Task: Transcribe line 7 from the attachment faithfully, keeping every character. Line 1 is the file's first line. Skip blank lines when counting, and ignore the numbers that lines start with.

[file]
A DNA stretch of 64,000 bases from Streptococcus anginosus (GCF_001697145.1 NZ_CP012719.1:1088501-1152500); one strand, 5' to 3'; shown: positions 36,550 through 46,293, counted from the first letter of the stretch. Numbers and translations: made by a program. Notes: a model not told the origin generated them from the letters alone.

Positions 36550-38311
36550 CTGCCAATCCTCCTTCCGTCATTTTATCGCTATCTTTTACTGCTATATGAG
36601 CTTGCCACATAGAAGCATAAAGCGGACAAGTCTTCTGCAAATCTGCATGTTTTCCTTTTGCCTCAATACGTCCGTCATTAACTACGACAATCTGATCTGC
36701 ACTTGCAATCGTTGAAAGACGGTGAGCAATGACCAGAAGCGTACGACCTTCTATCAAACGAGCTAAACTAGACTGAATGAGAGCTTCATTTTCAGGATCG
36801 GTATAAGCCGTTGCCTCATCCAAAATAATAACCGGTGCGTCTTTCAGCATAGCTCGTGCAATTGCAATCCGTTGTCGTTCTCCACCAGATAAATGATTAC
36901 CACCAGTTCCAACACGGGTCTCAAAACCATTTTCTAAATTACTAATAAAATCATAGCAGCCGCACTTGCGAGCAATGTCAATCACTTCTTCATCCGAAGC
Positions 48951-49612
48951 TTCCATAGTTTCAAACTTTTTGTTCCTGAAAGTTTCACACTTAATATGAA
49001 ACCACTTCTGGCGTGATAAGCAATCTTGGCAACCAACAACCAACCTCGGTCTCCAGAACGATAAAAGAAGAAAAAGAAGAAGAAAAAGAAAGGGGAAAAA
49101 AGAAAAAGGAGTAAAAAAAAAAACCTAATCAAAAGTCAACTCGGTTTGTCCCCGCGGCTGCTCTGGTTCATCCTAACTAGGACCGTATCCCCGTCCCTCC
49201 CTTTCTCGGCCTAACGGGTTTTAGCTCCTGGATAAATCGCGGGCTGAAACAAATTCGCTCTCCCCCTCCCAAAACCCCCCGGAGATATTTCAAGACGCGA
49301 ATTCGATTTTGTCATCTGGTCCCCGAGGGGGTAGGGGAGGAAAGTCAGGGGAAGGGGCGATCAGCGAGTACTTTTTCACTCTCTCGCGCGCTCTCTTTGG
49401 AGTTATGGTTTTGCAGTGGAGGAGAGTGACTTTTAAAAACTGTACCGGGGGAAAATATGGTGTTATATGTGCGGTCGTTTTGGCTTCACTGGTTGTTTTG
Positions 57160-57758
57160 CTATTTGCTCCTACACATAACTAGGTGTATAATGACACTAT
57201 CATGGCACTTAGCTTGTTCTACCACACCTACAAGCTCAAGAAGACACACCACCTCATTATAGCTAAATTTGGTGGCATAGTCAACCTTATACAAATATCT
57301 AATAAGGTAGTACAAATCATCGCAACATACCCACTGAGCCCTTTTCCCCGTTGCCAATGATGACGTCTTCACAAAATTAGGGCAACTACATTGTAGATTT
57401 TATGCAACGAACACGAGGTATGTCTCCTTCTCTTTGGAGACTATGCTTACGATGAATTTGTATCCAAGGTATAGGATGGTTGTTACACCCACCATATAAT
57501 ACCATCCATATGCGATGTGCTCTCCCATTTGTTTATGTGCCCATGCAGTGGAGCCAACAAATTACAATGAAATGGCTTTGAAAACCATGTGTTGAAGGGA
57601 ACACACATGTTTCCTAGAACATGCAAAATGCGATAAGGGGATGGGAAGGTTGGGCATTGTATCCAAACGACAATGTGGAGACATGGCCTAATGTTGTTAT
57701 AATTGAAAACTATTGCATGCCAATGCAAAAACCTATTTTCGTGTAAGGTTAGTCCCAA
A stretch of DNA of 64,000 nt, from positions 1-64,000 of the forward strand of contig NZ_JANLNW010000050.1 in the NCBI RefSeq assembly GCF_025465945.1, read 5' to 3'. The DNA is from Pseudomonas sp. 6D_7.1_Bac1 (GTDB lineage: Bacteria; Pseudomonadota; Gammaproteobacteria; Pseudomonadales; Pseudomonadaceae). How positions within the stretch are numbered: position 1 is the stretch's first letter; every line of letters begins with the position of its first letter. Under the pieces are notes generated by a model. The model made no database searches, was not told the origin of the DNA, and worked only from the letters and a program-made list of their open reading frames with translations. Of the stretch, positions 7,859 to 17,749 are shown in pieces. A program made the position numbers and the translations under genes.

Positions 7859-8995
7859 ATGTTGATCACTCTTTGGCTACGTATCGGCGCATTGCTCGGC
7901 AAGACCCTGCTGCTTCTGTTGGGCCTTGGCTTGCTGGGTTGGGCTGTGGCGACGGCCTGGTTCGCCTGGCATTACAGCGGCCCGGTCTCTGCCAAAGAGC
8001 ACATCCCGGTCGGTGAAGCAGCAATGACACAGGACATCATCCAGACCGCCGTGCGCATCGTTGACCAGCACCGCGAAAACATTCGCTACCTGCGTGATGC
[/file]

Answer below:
36901 CACCAGTTCCAACACGGGTCTCAAAACCATTTTCTAAATTACTAATAAAATCATAGCAGCCGCACTTGCGAGCAATGTCAATCACTTCTTCATCCGAAGC